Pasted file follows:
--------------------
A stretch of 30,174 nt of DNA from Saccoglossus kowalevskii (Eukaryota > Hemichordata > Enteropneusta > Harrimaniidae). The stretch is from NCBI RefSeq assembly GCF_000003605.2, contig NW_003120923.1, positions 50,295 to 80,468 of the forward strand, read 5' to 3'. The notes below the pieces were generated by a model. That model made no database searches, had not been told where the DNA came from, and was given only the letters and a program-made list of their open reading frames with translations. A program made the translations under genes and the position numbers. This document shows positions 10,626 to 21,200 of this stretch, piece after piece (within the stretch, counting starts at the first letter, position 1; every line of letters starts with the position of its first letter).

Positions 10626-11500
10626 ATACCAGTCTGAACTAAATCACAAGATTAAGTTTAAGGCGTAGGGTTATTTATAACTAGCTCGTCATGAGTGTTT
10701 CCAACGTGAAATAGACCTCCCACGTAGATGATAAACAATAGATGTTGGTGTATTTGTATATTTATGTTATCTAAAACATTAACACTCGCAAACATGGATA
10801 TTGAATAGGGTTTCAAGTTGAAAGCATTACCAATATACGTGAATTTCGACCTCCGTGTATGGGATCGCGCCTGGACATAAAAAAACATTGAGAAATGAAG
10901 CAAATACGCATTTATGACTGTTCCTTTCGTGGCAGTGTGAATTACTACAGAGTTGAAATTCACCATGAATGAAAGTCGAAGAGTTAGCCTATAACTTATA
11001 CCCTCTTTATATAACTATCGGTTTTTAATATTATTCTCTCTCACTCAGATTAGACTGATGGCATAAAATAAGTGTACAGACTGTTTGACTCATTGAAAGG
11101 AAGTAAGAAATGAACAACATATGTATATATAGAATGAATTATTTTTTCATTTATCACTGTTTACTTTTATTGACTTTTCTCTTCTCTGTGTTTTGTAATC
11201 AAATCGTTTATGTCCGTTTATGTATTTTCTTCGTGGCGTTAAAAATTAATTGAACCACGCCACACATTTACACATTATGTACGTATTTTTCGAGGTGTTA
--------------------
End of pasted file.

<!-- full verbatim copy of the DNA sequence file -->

A stretch of 30,174 nt of DNA from Saccoglossus kowalevskii (Eukaryota > Hemichordata > Enteropneusta > Harrimaniidae). The stretch is from NCBI RefSeq assembly GCF_000003605.2, contig NW_003120923.1, positions 50,295 to 80,468 of the forward strand, read 5' to 3'. The notes below the pieces were generated by a model. That model made no database searches, had not been told where the DNA came from, and was given only the letters and a program-made list of their open reading frames with translations. A program made the translations under genes and the position numbers. This document shows positions 10,626 to 21,200 of this stretch, piece after piece (within the stretch, counting starts at the first letter, position 1; every line of letters starts with the position of its first letter).

Positions 10626-11500
10626 ATACCAGTCTGAACTAAATCACAAGATTAAGTTTAAGGCGTAGGGTTATTTATAACTAGCTCGTCATGAGTGTTT
10701 CCAACGTGAAATAGACCTCCCACGTAGATGATAAACAATAGATGTTGGTGTATTTGTATATTTATGTTATCTAAAACATTAACACTCGCAAACATGGATA
10801 TTGAATAGGGTTTCAAGTTGAAAGCATTACCAATATACGTGAATTTCGACCTCCGTGTATGGGATCGCGCCTGGACATAAAAAAACATTGAGAAATGAAG
10901 CAAATACGCATTTATGACTGTTCCTTTCGTGGCAGTGTGAATTACTACAGAGTTGAAATTCACCATGAATGAAAGTCGAAGAGTTAGCCTATAACTTATA
11001 CCCTCTTTATATAACTATCGGTTTTTAATATTATTCTCTCTCACTCAGATTAGACTGATGGCATAAAATAAGTGTACAGACTGTTTGACTCATTGAAAGG
11101 AAGTAAGAAATGAACAACATATGTATATATAGAATGAATTATTTTTTCATTTATCACTGTTTACTTTTATTGACTTTTCTCTTCTCTGTGTTTTGTAATC
11201 AAATCGTTTATGTCCGTTTATGTATTTTCTTCGTGGCGTTAAAAATTAATTGAACCACGCCACACATTTACACATTATGTACGTATTTTTCGAGGTGTTA